For anyone who bemoans how long it has taken to get his or her road scheme off the drawing board and into the ground, here is a sobering statistic - by the time it opens in September 2006, engineers on the 4km A228 Leybourne policy will have spent 10 times as long planning than they have delivering.
Consultant Peter Brett Associates (PBA) has been with it all the way, right back to the firm's appointment as project designer by Kent County Council in 1990.
In that time, the scheme has gone from scratch to planning approval twice. Just under 10 years were spent developing the route under the 1990s ethos of 'predict and provide' before the 1996 roads moratorium and 1998 New Deal for Transport white paper sent everyone back to the drawing board. The scheme was reborn in 2000, and five years on, work is finally under way.
'We spent almost 10 years promoting one form of the scheme before government policy changed. Now we've been through the same processes again in under five. That is the good news. The bad news is the previous 10, ' says PBA project director Malcolm Cleaver.
'We've been through at least six public consultations, produced two environmental statements and two planning applications, and had two public inquiries, ' says Cleaver. 'So it's fair to say that this scheme addresses all concerns.' And without doubt there were concerns. The route cuts through a sliver of green belt that separates upmarket West Malling from Maidstone's urban sprawl.
On either side of the bypass are scattered ancient monuments, and the route skims the edge of ancient woodlands.
But there were also pressing needs. There are few north-south routes in Kent, and the A228 carries 29,000 vehicles a day between Tunbridge Wells and the Medway towns and the M20 to the north. At peak hours traffic backs up onto the M20, causing frequent accidents. Once off the M20, traffic on the 'strategic' route races past residential houses on the edge of Leybourne, and even separates the Church of England Leybourne Primary School from its church.
The rst outline plan for an 'on line' improvement was identified by Kent County Council (KCC) in 1978. But the plan stayed there as an undeveloped idea awaiting prioritisation.
This came in 1990, by which time 'predict and provide' was in vogue. This called for enough capacity to meet demand for at least 15 years after opening - which for the A228 meant a partially off-line, dual three lane grade separated highway.
The rst public consultation was held in autumn 1990, from which a preferred 'Orange' route was selected. This demanded a new junction with the M20 and 13 new bridges. Between the A20 and M20, the road would split from its existing alignment completely and run through greenfield land. The scheme would have had a current day cost of £40M.
It was considered at the Medway Gap Local Plan Inquiry in January 1993. By today's standards the scheme would not have stood a chance, but then the planning inspector approved it 'lock stock and barrel', says Cleaver.
The inquiry did, however, reveal public concerns about the scale of the scheme and, notwithstanding the secretary of state's approval, KCC decided cut it back to two lane dual carriageway. Two more years of consultations to refine the route followed before planning permission was granted in 1996.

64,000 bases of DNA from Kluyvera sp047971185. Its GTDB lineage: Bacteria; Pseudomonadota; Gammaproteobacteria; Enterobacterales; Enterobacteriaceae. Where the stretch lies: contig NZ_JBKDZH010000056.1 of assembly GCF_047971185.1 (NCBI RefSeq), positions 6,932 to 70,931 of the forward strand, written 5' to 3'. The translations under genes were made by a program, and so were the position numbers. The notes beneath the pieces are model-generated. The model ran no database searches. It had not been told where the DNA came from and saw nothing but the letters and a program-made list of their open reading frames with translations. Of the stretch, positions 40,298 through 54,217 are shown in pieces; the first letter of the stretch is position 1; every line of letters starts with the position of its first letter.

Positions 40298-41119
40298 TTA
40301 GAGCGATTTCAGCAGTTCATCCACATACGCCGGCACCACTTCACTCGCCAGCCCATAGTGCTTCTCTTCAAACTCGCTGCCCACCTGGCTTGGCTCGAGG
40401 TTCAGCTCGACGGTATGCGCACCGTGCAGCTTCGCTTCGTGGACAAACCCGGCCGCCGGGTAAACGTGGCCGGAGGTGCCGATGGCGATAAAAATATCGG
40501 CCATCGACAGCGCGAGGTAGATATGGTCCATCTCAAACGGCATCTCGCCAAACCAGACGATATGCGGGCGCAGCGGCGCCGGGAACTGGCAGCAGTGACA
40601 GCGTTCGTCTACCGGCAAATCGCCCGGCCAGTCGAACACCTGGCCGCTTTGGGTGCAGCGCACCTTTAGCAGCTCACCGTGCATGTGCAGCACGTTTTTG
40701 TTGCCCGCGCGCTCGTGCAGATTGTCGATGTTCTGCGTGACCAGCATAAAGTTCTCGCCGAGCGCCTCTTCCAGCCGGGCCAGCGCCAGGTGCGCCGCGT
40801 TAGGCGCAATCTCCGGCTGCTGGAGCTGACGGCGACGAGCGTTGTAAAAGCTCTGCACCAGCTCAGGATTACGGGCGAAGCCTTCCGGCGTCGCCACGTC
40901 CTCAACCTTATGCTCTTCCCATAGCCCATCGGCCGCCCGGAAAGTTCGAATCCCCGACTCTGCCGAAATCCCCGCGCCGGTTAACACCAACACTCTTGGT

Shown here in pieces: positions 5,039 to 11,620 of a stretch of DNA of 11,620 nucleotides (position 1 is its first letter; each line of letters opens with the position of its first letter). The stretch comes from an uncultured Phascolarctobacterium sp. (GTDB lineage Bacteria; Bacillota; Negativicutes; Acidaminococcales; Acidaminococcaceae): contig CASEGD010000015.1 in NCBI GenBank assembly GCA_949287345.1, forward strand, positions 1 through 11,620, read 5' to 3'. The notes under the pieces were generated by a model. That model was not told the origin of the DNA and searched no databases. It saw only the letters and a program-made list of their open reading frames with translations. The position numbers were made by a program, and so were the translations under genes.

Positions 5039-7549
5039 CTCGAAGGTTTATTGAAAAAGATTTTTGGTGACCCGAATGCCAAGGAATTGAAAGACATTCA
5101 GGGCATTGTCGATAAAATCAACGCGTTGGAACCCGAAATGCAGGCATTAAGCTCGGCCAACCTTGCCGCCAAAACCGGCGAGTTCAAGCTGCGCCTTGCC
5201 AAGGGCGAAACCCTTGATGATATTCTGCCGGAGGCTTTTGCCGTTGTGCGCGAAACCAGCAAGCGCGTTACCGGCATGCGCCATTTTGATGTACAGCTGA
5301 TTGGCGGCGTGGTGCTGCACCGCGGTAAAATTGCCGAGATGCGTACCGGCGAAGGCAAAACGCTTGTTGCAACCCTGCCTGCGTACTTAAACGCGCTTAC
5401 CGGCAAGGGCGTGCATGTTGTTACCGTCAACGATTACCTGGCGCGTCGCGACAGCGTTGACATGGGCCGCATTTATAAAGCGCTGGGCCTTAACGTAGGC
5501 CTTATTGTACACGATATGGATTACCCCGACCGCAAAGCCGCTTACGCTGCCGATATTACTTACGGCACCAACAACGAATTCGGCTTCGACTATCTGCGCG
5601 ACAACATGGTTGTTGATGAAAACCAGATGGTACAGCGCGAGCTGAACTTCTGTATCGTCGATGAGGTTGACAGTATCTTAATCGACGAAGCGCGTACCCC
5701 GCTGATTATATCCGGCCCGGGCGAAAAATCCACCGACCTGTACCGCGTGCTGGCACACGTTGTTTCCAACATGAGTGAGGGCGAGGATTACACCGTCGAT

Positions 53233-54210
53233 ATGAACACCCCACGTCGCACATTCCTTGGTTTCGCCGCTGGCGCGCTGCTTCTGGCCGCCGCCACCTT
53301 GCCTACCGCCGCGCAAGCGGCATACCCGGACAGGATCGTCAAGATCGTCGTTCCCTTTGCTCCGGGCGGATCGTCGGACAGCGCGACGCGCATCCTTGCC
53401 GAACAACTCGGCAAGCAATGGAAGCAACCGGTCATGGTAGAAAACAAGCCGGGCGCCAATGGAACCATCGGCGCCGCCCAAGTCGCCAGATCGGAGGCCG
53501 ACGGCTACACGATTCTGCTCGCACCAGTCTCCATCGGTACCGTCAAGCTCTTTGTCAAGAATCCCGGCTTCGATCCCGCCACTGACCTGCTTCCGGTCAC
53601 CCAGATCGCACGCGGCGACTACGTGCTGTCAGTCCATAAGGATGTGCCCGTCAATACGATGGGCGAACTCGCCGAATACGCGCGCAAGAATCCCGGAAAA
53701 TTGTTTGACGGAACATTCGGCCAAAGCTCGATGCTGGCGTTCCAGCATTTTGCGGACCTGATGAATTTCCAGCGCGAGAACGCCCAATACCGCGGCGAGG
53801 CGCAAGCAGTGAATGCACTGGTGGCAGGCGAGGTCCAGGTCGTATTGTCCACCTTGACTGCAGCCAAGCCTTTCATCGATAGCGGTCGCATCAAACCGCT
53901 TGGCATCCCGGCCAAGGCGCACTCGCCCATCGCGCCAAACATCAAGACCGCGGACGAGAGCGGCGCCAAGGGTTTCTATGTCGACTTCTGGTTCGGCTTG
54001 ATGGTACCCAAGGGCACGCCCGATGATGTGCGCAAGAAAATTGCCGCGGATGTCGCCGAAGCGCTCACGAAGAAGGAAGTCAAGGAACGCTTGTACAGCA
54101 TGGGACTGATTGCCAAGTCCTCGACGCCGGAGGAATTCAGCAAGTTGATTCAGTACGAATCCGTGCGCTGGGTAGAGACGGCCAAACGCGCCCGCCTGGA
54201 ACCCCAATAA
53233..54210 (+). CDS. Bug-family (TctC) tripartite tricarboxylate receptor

Then the bombshell hit. Just as KCC was about to publish draft orders, the Highways Agency binned its plans to upgrade the M20 and withdrew its support for the A228 scheme.
The New Labour roads moratorium had arrived.
Two years later, the 1998 white paper confirmed the shift in government thinking and it was back to square one.
'In 1999 we reconsidered the scheme and changed its nature from rural standard to urban, ' explains Cleaver. This allowed tighter geometric alignments, at grade junctions and meant that the existing M20 junction could be used.
Additional facilities for pedestrians, cyclists and buses, and a scheme to provide better access to West Malling railway station were also designed in.
Land take was reduced, as were environmental impacts, addressing the concerns raised at the original public inquiry.
To minimise the road's visual impact, it has been designed with 'false cuttings' - shielded by new embankments going back at a 1:12 slope. These slopes will be returned to agricultural use once the work is complete.
Just five extended or new bridges are needed (including one grade-separated junction with the A20). One more will be moved (see box). The new scheme will cost £28M.
Then followed more public consultation (2000 and 2001), a fresh planning application (2001), fresh environmental appraisals (2001), yet more consultation (2001), referral to the secretary of state (April 2002), a new public inquiry (April 2003), secretary of state approval (2004) and, finally, funding (March 2005).
Main contractor Birse Civils' contract is worth around £14M. It was recruited in April 2004, a year before funding was approved to allow it to have a hand in the detailed design.
'We didn't want to design reinforcement detailing on bridges only to find Birse saying it could have done it cheaper another way, ' says PBA project manager Bob Jacoby.
'On all our current schemes, we are trying to get the contractor in early and save abortive design costs, ' says KCC regeneration and projects manager Geoff Cripps. The move has already paid off, with Birse offering up alternative - cheaper - designs for the Lucks Hill bridge (where it has gone for precast concrete beams instead of post-tensioned) and the widened railway crossing (where it has used its railways experience to choose more manageable span lengths).